"It’s just one of those decisions, one situation, where I wanted to go and pretty much solidify that and shut everyone up," Smith recently said of his decision to throw at the combine. "My agent, coaches, and people close to me held me back on that. They can’t really hold me back from going out and throwing; that’s one of my strong suits and I believe that you do well when the lights are on. The combine is a perfect opportunity for me to go out there and showcase my talents. I’m aware that other quarterbacks may not have thrown, but those are their decisions. It’s not to say that they are not competitors themselves, but it’s just something that they came to the conclusion of — with their team of agents and people close to them. In my case, I made this decision and I told everyone that I’m tired of this speculation and I’m ready to go out there and try to end all of that.”
Smith is the one thrower in this class that checks the most boxes from an upside perspective, but the two halves of his 2012 season leave concerns. Perhaps they shouldn't.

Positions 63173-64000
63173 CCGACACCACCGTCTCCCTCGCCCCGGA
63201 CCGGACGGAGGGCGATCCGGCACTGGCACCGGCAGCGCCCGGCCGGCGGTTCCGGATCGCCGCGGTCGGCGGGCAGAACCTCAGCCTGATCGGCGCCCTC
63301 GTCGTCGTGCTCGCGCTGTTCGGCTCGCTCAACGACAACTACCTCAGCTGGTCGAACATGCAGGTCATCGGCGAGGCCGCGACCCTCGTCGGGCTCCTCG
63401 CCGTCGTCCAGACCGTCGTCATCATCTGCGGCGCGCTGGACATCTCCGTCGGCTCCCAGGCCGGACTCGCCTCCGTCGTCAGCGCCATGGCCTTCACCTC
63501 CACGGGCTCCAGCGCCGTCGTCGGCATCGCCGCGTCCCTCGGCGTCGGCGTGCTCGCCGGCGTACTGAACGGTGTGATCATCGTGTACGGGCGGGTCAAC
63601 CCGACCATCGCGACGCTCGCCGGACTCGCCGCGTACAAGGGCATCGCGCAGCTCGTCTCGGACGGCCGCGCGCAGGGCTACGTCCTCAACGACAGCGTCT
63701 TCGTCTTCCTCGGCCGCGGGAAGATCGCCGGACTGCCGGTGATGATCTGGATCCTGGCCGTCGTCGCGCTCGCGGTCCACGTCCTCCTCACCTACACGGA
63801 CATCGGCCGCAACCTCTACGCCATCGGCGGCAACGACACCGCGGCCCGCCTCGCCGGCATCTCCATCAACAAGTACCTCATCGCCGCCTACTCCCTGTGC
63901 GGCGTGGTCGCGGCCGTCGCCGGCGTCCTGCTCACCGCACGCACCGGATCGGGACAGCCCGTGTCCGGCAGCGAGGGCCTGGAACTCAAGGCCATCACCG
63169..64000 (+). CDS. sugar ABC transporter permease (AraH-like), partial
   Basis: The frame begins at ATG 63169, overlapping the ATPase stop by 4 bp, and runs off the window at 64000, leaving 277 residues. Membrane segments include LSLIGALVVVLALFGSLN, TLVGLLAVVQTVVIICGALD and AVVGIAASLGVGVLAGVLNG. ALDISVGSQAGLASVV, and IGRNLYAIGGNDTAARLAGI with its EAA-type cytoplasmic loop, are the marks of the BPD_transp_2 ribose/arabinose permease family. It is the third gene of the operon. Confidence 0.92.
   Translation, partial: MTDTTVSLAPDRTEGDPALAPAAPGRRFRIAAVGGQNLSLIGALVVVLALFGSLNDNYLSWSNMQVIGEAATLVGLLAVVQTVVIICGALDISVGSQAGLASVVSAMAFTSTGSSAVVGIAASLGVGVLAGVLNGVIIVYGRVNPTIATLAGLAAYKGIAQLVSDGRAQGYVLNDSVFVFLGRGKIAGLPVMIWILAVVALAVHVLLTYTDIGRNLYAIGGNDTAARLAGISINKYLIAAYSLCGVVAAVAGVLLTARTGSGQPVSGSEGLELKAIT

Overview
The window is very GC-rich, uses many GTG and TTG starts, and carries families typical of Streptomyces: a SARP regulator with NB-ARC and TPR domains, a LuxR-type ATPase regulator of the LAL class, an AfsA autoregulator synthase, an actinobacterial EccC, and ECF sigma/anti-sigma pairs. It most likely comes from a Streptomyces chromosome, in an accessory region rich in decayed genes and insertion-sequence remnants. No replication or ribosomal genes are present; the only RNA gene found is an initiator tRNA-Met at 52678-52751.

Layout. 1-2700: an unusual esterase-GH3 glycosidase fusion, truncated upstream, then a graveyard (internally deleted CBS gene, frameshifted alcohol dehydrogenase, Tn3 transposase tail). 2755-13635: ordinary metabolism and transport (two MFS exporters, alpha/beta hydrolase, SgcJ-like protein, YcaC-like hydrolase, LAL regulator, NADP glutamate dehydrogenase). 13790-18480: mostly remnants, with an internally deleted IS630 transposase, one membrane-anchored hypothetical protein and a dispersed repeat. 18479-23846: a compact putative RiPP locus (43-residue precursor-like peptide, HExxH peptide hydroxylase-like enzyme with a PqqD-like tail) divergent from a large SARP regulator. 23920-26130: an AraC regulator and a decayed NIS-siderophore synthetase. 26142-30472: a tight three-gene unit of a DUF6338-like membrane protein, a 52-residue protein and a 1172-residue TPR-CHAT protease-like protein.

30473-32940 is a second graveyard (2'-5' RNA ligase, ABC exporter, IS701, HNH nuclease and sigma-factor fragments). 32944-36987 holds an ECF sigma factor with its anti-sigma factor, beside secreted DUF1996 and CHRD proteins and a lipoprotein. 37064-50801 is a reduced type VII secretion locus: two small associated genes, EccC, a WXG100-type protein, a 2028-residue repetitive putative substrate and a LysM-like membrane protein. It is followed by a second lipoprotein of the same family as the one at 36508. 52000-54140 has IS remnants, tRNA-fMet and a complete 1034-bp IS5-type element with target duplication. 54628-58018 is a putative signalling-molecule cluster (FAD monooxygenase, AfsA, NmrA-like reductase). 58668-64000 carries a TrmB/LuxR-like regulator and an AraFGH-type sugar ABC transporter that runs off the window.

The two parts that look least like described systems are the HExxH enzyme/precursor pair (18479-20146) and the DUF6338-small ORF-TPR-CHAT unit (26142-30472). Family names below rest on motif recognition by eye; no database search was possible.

In his first six games of the 2012 season, Smith's numbers were absolutely off the charts -- 196 completions in 260 attempts (a 75.4 completion rate) for 2,274 yards, 25 touchdowns and no interceptions. His alleged fall from grace in the last seven games of the season is something Smith will be asked about quite a bit in Indy, but if you take Smith's second-half numbers (173 of 258 for 1,931 yards, 17 touchdowns, and six picks) and subtract his 8-touchdown circus against Baylor's joke of a defense, his first five games and seven final contests aren't that different.
Beyond that, Smith has the ability to make all the throws required in the NFL, and that includes the bad ones. Footwork is a concern, but that was the case for Cam Newton in 2011, and after sessions with quarterback performance gurus Chris Weinke and George Whitfield, Newton turned that around. The hope is that Smith can do the same.
Barkley faces his own issues. The medical will obviously be of paramount importance for him, and when he's asked to make those post and seam throws from 25 yards and out, evaluators will want to see crisply-thrown balls on a rope. While he receives high marks for his mobility, accuracy, and overall game intelligence, some would like to paint Barkley into a "game manager" corner. It's possible that Barkley's most frequent and obvious issue -- an inability to make stick throws in tight windows -- will stick with him after the combine, and in an NFL that favors athletic marvels over system quarterbacks with lower ceilings, Barkley might be on the outside looking in.